Aquaculture center breeds new industry

Farming oysters as easy as ABC

  • Field Technician Linda Crewe
    Field Technician Linda Crewe   Researchers in VIMS’ Aquaculture Genetics and Breeding Technology Center are working to develop disease-resistant strains of the native oyster Crassostrea virginica. Lionel Degremont (L) and Nate Geyerhahn (R) work in the background.  
  • VIMS researchers
    VIMS researchers   VIMS is a leader in efforts to develop disease-resistant strains of native oysters for use in oyster restoration and aquaculture in Chesapeake Bay.  
  • Algal Tanks
    Algal Tanks   Algae culture tanks at the Kauffman Aquaculture Center, June 29, 2006. Photo by Mike Oesterling.  
  • Oyster Boat
    Oyster Boat   The traditional means of harvesting oysters from Chesapeake Bay involves the use of tongs and dredges to gather wild native oysters.  
  • Oysters
    Oysters   Staff members in the office of U.S. Congresswoman Jo Ann Davis (VA-1st Dist) visited the Virginia Institute of Marine Science on July 10th to learn how VIMS scientists are working to conserve, develop, and replenish Chesapeake Bay and coastal resources such as oysters, blue crabs, sharks, scallops, and shad. The visit included a briefing on the VIMS-Industry Partnership, a tour of VIMS' Oyster Hatchery and new Seawater Research Laboratory, and a trip aboard the research vessel Pelican to a VIMS observing buoy on the York River.  
  • Waterman Jeff Hammer
    Waterman Jeff Hammer   inspecting two sterile C. ariakensis oysters. VIMS is at the forefront of developing native and non-native oysters strains for field trials in Chesapeake Bay.  
  • Oyster aquaculture
    Oyster aquaculture   Pictured is oyster aquaculture in China.  
  • Ms. Laurie Sorabella
    Ms. Laurie Sorabella   founder of Oyster Reef Keepers of Virginia, shows a student in a Master Oyster Gardener's workshop at VIMS how to build a Taylor Float. Oyster gardeners use these floats to raise oysters in local waters.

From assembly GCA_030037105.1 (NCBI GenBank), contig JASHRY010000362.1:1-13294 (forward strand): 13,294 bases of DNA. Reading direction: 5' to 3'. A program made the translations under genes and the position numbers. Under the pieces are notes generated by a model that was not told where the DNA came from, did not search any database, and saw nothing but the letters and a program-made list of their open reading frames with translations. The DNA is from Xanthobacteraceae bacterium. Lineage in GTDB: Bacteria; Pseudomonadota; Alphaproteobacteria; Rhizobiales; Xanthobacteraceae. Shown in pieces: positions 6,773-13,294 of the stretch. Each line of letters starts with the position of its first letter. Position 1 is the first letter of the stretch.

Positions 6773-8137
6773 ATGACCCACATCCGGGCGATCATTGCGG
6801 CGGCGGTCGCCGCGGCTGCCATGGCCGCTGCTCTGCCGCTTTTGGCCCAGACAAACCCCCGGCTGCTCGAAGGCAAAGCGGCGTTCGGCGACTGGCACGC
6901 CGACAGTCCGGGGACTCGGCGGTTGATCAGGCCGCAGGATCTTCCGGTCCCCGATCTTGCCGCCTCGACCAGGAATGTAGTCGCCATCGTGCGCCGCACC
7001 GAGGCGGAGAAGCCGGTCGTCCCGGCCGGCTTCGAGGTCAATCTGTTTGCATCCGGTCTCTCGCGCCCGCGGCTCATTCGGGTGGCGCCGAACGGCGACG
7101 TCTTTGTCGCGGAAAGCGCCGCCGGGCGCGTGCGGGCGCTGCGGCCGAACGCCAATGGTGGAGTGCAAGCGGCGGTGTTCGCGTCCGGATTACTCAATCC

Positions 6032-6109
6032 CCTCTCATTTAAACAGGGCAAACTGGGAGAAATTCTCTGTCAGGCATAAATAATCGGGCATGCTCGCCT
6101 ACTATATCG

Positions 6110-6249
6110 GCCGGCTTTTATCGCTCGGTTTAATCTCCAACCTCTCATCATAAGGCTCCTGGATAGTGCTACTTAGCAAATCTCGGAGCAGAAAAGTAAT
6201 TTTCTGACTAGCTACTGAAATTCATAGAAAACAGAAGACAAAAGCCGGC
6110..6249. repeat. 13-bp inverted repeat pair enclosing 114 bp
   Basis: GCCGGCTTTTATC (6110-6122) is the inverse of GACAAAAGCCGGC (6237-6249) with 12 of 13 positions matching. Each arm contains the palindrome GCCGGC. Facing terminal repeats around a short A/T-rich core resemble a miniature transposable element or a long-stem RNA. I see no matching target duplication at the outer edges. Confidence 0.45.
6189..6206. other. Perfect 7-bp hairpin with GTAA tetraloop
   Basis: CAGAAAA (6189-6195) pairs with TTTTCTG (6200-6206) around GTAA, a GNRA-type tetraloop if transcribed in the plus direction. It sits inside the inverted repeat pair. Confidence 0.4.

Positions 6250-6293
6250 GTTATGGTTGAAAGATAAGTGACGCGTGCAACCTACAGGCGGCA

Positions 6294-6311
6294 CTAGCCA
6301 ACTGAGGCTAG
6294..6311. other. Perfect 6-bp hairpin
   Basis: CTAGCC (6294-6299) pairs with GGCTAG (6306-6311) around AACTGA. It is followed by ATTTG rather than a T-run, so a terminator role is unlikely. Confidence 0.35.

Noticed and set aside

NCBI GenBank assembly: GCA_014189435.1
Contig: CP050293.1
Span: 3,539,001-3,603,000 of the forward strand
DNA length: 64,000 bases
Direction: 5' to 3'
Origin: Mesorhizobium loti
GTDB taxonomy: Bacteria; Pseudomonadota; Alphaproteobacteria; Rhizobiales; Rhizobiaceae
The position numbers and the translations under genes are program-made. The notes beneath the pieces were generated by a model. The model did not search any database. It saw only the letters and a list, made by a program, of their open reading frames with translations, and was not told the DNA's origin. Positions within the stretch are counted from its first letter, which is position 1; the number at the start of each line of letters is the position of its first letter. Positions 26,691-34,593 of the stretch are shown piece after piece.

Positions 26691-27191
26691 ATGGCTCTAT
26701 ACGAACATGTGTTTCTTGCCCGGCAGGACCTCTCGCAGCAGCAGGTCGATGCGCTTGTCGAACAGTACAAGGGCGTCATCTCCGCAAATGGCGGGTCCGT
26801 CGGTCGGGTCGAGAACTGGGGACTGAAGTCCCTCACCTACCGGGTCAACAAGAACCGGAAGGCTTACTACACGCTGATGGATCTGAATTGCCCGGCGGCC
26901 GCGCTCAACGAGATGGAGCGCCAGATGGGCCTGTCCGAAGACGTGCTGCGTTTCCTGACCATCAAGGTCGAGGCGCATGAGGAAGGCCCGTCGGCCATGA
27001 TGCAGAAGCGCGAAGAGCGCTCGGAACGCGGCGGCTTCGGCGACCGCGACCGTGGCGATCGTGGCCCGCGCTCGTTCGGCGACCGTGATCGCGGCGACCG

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Imagine bands of hunter-gatherers roaming Hampton Roads, stalking deer and collecting nuts to help feed the region’s 1.7 million residents. Although it might seem far-fetched, this scenario essentially describes Chesapeake Bay’s traditional oyster fishery, in which watermen gather wild stocks of the native oyster Crassostrea virginica to satisfy the palates of oyster lovers around the Bay and nation.

But local trends show that the traditional means of harvesting Chesapeake Bay’s oysters is now undergoing a sea-change, as the industry adds the techniques of aquaculture to its repertoire.

This transition owes much to the VIMS' Aquaculture Genetics and Breeding Technology Center and its Director, Dr. Stan Allen.

ABC is a leader in developing the disease-tolerant strains and grow-out techniques now being adopted by a growing number of Chesapeake Bay watermen. ABC was established at VIMS in 1997 by an act of the Virginia General Assembly. ABC researchers use selective breeding to produce oyster varieties that tolerate MSX and Dermo—diseases that kill most wild Bay oysters before they reach market size. Their efforts have lowered the disease constraint to where investment in native aquaculture is becoming profitable.

To date, ABC has developed 12 lines of disease-tolerant oysters. “The idea,” says Allen, “is to give growers the aquatic equivalent of a seed catalog from which they can choose an appropriate variety to custom fit their particular farming operation.” Future plans, he says, include “refining the domestication process to be responsive to other market traits like faster growth and greater yield.”

Use of disease-tolerant native oysters would set Chesapeake Bay growers apart from international competitors. Asian growers practice intensive culture of unimproved wild seed. In France and elsewhere, growers rear and culture an introduced species—Crassostrea gigas.

“Chesapeake growers could be unique in using hatchery-reared, native oysters in aquaculture,” says Allen. “It’s an intriguing alternative. Groups that are concerned about the introduction of a non-native oyster would like that scenario.”